Friday, May 18, 2012

Israel Enforcing Law Banning Security Guards From Taking Work Firearms Home

In one of the most dangerous places in the world to live, an anti gun rights/anti self defense organization  has been successful in their campaign to prevent off duty Israeli security guards from taking their firearms home with them after work. There is an existing law that prohibits them from doing that; however, it has not been enforced.

This group and other international gun banning groups believe that the off duty security guards bringing their firearms home with them poses a "particular danger" to women. The group that calls itself “Gun Free Kitchen Tables,” cites the usual anti gun themes, such as 
“the impracticality of safe storage in the home for such guns.”  They also complain that "there is little public discussion on the implications of small arms proliferation, an issue that is not often talked about in Jewish Israeli society" 1 But, when there is a real and proven daily threat to Israeli lives from terrorists, there probably wouldn’t be much gun control discussion going on for Israelis in the real world of self defense there. In reality, bringing their firearms home with them poses more of a "particular danger" to terrorists.

This push came after one security guard shot his wife 8 times with his service firearm he kept at home. She had previously complained to police about his domestic violence about a year before the shooting, yet apparently remained with him. Another woman was killed by her security guard husband. 1

The government has said that they will enforce the security guard guns at home provision. 1 But, not forgetting the brutal murders that have taken place in Israel and the slaughter of a family of five Israelis killed by Palestinian terrorists in 2011, a new law has been proposed in the last few days to counter enforcement of the existing law. This new law was immediately proposed after this group complained about the security guards. If passed, it would automatically allow security guards to carry their service firearms home. 2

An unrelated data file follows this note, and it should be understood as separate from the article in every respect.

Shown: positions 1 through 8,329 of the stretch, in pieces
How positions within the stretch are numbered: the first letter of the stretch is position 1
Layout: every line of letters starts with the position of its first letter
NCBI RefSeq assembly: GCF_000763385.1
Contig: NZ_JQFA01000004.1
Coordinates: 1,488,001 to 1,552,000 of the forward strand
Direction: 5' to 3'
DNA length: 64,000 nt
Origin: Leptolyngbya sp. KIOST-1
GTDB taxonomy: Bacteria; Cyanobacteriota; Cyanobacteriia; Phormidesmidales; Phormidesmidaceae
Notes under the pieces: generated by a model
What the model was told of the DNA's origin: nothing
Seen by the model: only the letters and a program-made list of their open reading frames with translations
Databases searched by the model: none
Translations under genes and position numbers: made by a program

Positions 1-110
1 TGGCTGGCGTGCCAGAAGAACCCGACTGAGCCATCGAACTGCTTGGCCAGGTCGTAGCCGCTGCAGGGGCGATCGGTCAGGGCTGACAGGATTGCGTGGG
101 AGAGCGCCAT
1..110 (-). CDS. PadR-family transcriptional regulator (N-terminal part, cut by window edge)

Contrary to common belief, Israel actually has very strict firearms laws.
Here are the laws gun there according to “Jews For The Preservation Of Firearms Ownership” (JFPO) as published in 2002 3

The Israel Dept. of the Interior makes notification to the general public the requirements necessary for the obtaining of a permit to possess a firearm:
1. Applicant must be a permanent resident of Israel for 3 consecutive years prior to making application for a firearms permit.
2. Applicant must be 21 years of age.
3. The permit request must be for personal use, not to engage in the business of firearms sales.
4. Applicant must fall into one of the following categories:
a. Part-time reservist (volunteer) for 3 years- may own 1 handgun
b. Such a reservist (volunteer) is a member of a gun club - may own 1 rifle
c. Professional, licensed public transportation driver, transporting a minimum of 5 passengers - may own 1 handgun
d. Licensed animal control officer- may own 2 hunting rifles, *not* full automatic weapons, or semi-automatic weapons with a limited capacity magazine.
e. Full-time dealer of jewelry or large sums of cash or valuables - may own 1 handgun

West Bank and Gaza Strip Settlers:
1. A resident in a militarily strategic buffer zone, essential to the security of the State of Israel - may own 1 handgun
2. A business owner in these geographic areas - may own 1 handgun

1. Veterans of the Regular Army honorably discharged with the rank of non-commissioned officer, and veterans of the Reserve Army with the rank of regimental commander- may own 1 handgun
2. Retired law enforcement officers with the rank of sergeant - may own 1 handgun
3. Retired prison guards with the rank of squadron commander- may own 1 handgun

Upon presenting documentation that one is about to receive a souvenir, a prize, an inheritance, or an award of appreciation from the Israel military 3


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